A number of very strange and rather shocking conversations between myself and an 8yo girl, the daughter of a family friend- let's call her Anni, occurred when they were visiting last week and I was absolutely stunned:
Topic 1: Fluoro pink is the thing to be seen in, said she.
"You know, you really should buy some fluoro pink. It's very popular these days." kicked off the first conversation. I think I was staring at Anni, mouth open half the time. Wait, what? Come again? I'm not trying to be elitist but it was shocking to realize how different 8yo girls a decade ago (aka moi) were from the kids of today. I think I was watching Sailor Moon and playing with yoyos in my tomboy jeans-and-Tshirt outfits.
Topic 2: She recommends Payless as the place to source your black flats.
Because Anni just got her first pair of blk ballet flats at Payless, she recommend I get mine there too (sorry hun, I thought, I've already got a few pairs too many...)
Topic 3: It's all about layering, dahling!
"I really like these- points at her plain long sleeved blk Tshirt - it's really good for layering. Because we're in Spring so it's still a bit cold. An outfit kind of like what I'm wearing now..." For your information, she wore a blue and white patterned mid thigh baby doll over the Tshirt, with blk leggings and those flats. By God, she's trendy for someone who's not even a tween yet! [The photo was the first example that came to mind, a tad bit old- Marc by Marc Jacobs SS06 RTW]
Topic 4: What do you call them? Pencil jeans or skinny jeans?
Anni really really really wants a pair. Enough said. Apparently, I'm somewhat "uncool" because I don't own a pair. Does that mean I'm a nerd? Does it?
I sound terribly bitchy, don't I? I don't mean to, but I guess I still haven't gotten over our "enlightening" conversations yet. I say enlightening, in quotation marks no less, because it reflects the strength and power of advertising on the child and the tween in my opinion. Ever since a few years ago, it's suddenly become all about the tween- they're a huge market because they're aware of what's hot (and what's not), they understand the importance of one's appearance... but don't have a job yet. So to me, what the tween does is spend extravagantly on luxury goods with their parents' no limit credit cards. I'm not against the concept of either spending lots on luxury goods or the use of my mom's credit card per se (God knows I do it a lot)... it's just that if they're spending so much at a stage when they're not truly aware of the value of money, how much debt and card bills are they going to run up as an adult? And are they really aware of what's good quality, what's worth the price... and what's not? Is this in fact going to be the catalyst that will eventually lead to a First World debt crisis? [Shhh- I know I know. I'm being melodramatic...]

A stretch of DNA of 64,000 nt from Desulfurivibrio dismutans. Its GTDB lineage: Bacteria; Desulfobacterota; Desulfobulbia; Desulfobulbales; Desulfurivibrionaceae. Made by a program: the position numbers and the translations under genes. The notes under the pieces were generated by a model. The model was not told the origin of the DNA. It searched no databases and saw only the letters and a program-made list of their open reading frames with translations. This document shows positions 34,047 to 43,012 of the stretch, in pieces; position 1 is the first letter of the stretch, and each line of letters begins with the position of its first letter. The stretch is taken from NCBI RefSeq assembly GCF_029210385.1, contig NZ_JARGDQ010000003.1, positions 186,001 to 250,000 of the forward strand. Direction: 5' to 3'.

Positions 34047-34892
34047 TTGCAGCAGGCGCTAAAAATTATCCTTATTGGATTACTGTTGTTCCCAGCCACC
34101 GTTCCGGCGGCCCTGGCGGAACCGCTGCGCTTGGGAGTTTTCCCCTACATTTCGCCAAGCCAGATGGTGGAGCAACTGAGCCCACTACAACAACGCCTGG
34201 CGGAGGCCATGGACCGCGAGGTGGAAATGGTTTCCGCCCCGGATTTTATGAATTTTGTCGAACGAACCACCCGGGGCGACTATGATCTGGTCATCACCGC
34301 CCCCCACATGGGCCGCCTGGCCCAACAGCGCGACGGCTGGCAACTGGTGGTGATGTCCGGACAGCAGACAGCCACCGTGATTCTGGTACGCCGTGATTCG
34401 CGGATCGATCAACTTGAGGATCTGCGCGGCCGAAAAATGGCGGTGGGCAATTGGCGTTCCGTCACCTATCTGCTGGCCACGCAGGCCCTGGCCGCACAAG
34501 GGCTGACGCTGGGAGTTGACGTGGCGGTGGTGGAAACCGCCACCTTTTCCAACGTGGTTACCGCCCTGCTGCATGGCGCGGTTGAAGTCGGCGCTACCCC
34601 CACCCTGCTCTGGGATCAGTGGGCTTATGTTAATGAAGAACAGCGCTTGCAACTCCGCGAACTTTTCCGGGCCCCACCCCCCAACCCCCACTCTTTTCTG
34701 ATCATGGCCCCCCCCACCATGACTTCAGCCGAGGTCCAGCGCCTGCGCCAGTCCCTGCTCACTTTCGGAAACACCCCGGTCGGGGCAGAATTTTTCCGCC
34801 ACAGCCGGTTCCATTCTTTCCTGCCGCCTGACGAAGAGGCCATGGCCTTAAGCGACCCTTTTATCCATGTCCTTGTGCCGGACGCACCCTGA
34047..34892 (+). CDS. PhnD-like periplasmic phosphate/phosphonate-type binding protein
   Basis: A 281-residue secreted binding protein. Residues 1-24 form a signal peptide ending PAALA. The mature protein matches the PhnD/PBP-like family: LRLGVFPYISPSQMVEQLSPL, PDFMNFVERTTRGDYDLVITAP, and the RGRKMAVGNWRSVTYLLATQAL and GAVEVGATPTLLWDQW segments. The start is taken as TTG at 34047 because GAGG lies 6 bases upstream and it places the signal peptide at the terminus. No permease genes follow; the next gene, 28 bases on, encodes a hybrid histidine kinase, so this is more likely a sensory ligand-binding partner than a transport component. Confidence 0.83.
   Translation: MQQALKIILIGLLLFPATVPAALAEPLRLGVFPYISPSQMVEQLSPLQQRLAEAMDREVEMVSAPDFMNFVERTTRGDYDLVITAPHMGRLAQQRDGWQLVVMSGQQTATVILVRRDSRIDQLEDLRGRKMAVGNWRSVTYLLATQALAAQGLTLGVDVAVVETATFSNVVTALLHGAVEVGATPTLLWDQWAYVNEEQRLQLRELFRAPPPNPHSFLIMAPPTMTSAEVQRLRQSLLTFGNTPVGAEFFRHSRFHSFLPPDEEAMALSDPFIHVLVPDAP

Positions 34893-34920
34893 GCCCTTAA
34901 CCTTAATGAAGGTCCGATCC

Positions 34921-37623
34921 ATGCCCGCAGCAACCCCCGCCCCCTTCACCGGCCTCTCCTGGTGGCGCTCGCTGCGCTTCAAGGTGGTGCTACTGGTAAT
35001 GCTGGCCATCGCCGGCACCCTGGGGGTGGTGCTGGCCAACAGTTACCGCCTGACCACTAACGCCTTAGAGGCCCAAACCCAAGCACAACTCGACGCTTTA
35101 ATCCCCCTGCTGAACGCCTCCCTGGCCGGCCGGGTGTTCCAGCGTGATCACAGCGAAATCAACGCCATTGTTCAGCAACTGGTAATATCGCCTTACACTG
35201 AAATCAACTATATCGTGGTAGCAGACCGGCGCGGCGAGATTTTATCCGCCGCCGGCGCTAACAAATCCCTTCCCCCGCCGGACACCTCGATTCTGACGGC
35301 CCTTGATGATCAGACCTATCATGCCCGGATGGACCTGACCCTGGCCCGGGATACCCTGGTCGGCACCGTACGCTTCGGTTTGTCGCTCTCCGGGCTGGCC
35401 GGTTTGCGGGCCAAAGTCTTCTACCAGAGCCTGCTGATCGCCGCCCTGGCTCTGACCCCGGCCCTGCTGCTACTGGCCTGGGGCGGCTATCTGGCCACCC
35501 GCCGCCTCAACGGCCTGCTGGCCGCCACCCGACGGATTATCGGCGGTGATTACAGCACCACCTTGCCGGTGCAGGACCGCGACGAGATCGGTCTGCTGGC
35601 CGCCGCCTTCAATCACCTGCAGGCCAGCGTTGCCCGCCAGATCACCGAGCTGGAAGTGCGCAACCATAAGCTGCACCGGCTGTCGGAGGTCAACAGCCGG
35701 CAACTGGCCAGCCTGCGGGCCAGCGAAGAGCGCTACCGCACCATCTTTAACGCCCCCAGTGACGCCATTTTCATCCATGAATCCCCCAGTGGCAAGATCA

Since everything is growing so much more accessible, and as children's fashion is becoming more like adult's fashion just shrunken in size, kids seem to be growing up so fast- at a glance, they appear to look better, act wiser- in an almost adult like manner- and it's such a foreign idea to me. Sure I was a city girl (no doubt I always will be) but I remember my childhood fondly- days spent in the local park playground, playing with the neighbor's kids and trying to beat the boys at handball during school recess and lunch. Anni seems to spend her days applying nail polish, reading numerous fashion magazines (she namedropped Harper's and Vogue at various points in time) and listening to Avril Lavigne and Gwen Stefani.
I don't know what to think.Are they being deprived of a childhood because of the commercialization, and materialization, of everything? Or are we simply redefining what childhood means?
Photo cred: style.com, NYT, some blog I found through google